The capital city
Georgetown is the seat of the central Government of Guyana. All Executive Departments are located in the city. Parliament Building, Guyana's Legislative Building, is also found in Georgetown and so is the Court of Appeals, Guyana's highest judicial court.
The State House (the official residence of the Head of State), as well as the offices and residence of the Head of Government, are both located in the city. Georgetown is the capital city as well as the main economic base of Guyana.
Georgetown is Guyana's largest urban centre, containing a large portion of its commerce. It is an important city for Guyana and the Caribbean. Within the metro area there is the CARICOM headquarters, the Administrative Arm of the Caribbean Regional Integration Organisation. Georgetown also is home to a seaport. Guyana's international airport, Cheddi Jagan International Airport/Timehri, an hour south of Georgetown is a destination for Caribbean Airlines (the airline formerly known as BWIA or ""bwee""), LIAT, META, and Travel Span GT.
Closer to the city is the newly expanded Ogle Airport, with a terminal facility geared to handle regional, international and inter-Caricom flights, connecting CARICOM states with the CARICOM Secretariat. The city has many highway projects under construction although the four-lane East Coast Highway was completed in 2005. Georgetown accounts for a large portion of Guyana's GDP.
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The Cheddi Jagan International Airport (formerly Timehri Airport) acts as the major air transportation hub for the city, which is located on the right bank of the Demerara River, 41 kilometres south of Georgetown. Direct international flights as well as connecting service from New York City, Miami, Toronto, Panama City, Panama, Bridgetown, Port of Spain, Paramaribo, Aruba and Curaçao are flown. All scheduled passenger jet service for Georgetown is operated via this international airport.
Close-in Ogle Airport also serves Georgetown. Leeward Islands Air Transport (LIAT) operates scheduled passenger flights from Ogle with ATR regional propjet aircraft nonstop to Port of Spain and Barbados as well as direct to other Caribbean islands. Helicopters also use this airport for support of offshore oil and gas exploration activities.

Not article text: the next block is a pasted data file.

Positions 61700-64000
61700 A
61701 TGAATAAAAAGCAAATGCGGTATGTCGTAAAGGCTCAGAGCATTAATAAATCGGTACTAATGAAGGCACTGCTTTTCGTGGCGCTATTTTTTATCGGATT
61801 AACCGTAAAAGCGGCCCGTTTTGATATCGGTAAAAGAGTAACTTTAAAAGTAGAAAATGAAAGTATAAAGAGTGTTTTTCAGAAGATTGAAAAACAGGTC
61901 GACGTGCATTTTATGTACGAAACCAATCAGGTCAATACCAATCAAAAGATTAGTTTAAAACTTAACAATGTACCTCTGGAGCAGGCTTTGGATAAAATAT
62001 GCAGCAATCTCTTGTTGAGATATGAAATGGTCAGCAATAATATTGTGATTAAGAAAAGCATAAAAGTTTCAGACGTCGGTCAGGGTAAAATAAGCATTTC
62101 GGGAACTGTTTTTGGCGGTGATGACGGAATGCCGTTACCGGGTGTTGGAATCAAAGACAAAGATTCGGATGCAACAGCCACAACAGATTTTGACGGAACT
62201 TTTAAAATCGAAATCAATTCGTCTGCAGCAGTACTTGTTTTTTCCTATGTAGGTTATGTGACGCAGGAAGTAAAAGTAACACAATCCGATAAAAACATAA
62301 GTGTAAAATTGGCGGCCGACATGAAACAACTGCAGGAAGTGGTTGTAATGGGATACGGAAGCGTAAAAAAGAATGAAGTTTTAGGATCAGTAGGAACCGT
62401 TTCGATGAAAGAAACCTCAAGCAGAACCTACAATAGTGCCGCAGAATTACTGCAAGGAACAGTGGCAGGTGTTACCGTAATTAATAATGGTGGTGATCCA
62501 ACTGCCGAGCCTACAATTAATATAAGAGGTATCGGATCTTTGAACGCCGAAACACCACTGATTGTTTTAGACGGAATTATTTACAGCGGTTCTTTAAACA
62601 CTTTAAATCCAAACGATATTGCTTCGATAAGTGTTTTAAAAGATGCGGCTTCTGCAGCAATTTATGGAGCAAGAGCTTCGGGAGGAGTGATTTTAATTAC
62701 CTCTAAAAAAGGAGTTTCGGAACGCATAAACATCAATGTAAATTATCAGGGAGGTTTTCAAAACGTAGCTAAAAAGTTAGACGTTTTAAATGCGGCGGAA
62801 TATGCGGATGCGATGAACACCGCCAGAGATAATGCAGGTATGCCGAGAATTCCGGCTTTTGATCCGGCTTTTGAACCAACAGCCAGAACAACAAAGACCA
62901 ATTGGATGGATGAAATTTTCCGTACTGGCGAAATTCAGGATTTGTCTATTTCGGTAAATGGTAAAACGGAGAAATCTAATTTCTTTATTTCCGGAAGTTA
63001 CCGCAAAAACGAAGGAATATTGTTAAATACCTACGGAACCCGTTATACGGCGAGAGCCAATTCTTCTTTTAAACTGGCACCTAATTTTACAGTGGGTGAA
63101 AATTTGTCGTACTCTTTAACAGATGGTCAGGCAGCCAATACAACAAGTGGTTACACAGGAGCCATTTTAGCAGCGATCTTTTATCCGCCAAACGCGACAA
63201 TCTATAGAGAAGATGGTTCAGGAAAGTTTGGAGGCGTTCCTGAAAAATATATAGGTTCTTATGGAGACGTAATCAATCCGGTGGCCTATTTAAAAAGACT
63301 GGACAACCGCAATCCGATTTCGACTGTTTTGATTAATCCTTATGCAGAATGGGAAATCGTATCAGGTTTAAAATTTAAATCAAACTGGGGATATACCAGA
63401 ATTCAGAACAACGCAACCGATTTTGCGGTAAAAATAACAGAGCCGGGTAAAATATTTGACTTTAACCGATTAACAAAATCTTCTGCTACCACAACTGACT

There is a regular coach service between Georgetown and Boa Vista in Brazil, and once-daily connections to Paramaribo, Suriname via a ferry crossing on the Corentyne River. Transportation can be by bus, car, or boat. The Demerara Harbour Bridge is a major crossing point. The Berbice Bridge located to the east near New Amsterdam, Guyana is also transfer point to get to Georgetown or anywhere else. Most of the West Coast, East Bank, East Coast and Berbice, Guyana are served by numerous private buses. Taxi service is available almost everywhere along the coast including in large numbers in Georgetown. A number of highways have been newly constructed and the government is working to rehabilitate all roads in the country.
Cost of living
Many items used in daily life are imported with high transportation cost involved. Monopoly in some business sectors further raising the prices of common commodities. Electricity prices are about US$0.33 per unit. A domestic gas bottle (or gas cylinder) is over US$20. Rent for a two bedroom apartment is about US$175 to US$200 per month in safe city center locations.
Georgetown recorded a population of 118,363 in the 2012 Guyanese census, down 12 percent from the 134,497 people counted in the 2002 census. In 2002, about 70,962 (53%) listed themselves as Black/African; 31,902 (24%) as mixed; 26,542 (20%) as East Indian; 1,441 (1.1%) as Amerindian; 1075 (0.8%) as Portuguese; 475 (0.35%) as Chinese; 2,265 (1.7%) as "don't know/not stated"; 196 (0.15%) as white not of Portuguese descent; 35 as "other".